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Remote Sens. 2013, 5(9), 4405-4422; doi:10.3390/rs5094405

Ultraviolet Fluorescence LiDAR (UFL) as a Measurement Tool for Water Quality Parameters in Turbid Lake Conditions

Balaton Limnological Institute, Hungarian Academy of Sciences Centre for Ecological Research, Klebelsberg K. u. 3, Tihany 8237, Hungary
Centre for Landscape and Climate Research, University of Leicester, Bennett Building, University Road, Leicester LE1 7RH, UK
Shirshov Institute of Oceanology, Russian Academy of Sciences, 36 Nahimovsky Prospect Avenue, Moscow 117997, Russia
Author to whom correspondence should be addressed.
Received: 23 July 2013 / Revised: 4 September 2013 / Accepted: 5 September 2013 / Published: 11 September 2013
(This article belongs to the Special Issue Remote Sensing of Phytoplankton)
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Despite longstanding contributions to oceanography, similar use of fluorescence light detection and ranging (LiDAR) in lake settings is not routine. The potential for ship-mounted, multispectral Ultraviolet Fluorescence LiDAR (UFL) to provide rapid, high-resolution data in variably turbid and productive lake conditions are investigated here through a series of laboratory tank and field measurements carried out on Lake Balaton, Hungary. UFL data, calibrated empirically to a set of coinciding conventionally-analyzed samples, provide simultaneous estimates of three important parameters-chlorophyll a(chla), total suspended matter (TSM) and colored dissolved organic matter (CDOM). Successful UFL retrievals from both laboratory and field measurements were achieved for chla (0.01–378 mg∙m−3; R = 0.83–0.92), TSM (0.1–130 g∙m−3; R = 0.90–0.96) and CDOM (0.003–0.125 aCDOM(440); R = 0.80–0.97). Fluorescence emission at 685 nm is shown through tank measurements to display robust but distinct relationships with chla concentration for the two cultured algae species investigated (cyanobacteria, Cylindrospermopsis raciborskii, and chlorophyta, Scenedesmus armatus). The ratio between fluorescence emissions measured at 650 nm, related to the phycocyanin fluorescence maximum, to that at 685 nm is demonstrated to effectively distinguish these two species. Validation through both laboratory measurements and field measurements confirmed that site specific calibration is necessary. This study presents the first known assessment and application of ship-mounted fluorescence LiDAR in freshwater lake conditions and demonstrates the use of UFL in measuring important water quality parameters despite the more complicated hydro-optic conditions of inland waters. View Full-Text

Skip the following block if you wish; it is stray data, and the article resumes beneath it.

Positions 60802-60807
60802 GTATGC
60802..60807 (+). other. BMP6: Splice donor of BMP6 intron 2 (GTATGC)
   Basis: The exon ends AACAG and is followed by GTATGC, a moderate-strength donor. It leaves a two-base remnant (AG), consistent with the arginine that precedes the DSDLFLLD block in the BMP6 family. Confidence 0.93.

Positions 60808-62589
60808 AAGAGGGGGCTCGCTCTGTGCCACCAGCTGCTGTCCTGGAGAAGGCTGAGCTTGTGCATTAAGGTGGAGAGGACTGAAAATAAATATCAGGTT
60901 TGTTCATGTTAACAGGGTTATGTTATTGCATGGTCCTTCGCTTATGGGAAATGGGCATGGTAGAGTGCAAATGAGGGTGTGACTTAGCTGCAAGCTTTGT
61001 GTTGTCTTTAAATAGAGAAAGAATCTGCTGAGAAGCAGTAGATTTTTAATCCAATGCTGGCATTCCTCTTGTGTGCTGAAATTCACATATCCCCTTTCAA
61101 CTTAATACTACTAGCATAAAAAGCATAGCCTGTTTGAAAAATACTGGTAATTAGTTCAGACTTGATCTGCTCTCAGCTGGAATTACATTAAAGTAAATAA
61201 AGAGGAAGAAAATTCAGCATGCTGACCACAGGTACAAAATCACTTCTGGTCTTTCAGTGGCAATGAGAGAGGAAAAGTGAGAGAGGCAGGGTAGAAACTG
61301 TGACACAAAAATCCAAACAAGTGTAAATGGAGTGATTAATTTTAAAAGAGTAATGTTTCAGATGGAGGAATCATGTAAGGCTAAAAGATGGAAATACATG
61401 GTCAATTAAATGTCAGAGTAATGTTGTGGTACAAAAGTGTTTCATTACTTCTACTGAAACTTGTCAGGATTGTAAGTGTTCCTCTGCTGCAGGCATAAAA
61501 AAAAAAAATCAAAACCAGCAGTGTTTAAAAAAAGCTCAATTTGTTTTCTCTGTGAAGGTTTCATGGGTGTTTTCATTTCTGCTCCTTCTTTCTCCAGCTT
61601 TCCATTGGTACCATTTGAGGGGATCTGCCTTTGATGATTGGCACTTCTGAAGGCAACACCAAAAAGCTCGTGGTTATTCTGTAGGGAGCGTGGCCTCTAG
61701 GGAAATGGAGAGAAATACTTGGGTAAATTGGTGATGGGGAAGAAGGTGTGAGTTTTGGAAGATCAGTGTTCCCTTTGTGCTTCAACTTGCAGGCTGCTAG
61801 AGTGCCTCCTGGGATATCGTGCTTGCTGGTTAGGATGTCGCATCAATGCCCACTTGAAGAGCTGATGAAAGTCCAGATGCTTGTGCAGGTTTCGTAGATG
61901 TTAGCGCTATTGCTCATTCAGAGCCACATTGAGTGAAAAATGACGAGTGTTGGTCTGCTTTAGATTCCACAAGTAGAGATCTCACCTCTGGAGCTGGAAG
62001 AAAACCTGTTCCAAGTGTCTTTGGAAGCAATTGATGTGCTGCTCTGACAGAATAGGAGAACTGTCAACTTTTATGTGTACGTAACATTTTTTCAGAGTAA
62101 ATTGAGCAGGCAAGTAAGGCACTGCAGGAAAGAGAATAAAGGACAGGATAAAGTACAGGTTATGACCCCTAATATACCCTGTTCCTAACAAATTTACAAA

Keywords: fluorescence emission; LiDAR; remote sensing; chlorophyll a; total suspended matter; CDOM; Lake Balaton fluorescence emission; LiDAR; remote sensing; chlorophyll a; total suspended matter; CDOM; Lake Balaton

This is an open access article distributed under the Creative Commons Attribution License (CC BY 3.0).

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MDPI and ACS Style

Palmer, S.C.; Pelevin, V.V.; Goncharenko, I.; Kovács, A.W.; Zlinszky, A.; Présing, M.; Horváth, H.; Nicolás-Perea, V.; Balzter, H.; Tóth, V.R. Ultraviolet Fluorescence LiDAR (UFL) as a Measurement Tool for Water Quality Parameters in Turbid Lake Conditions. Remote Sens. 2013, 5, 4405-4422.

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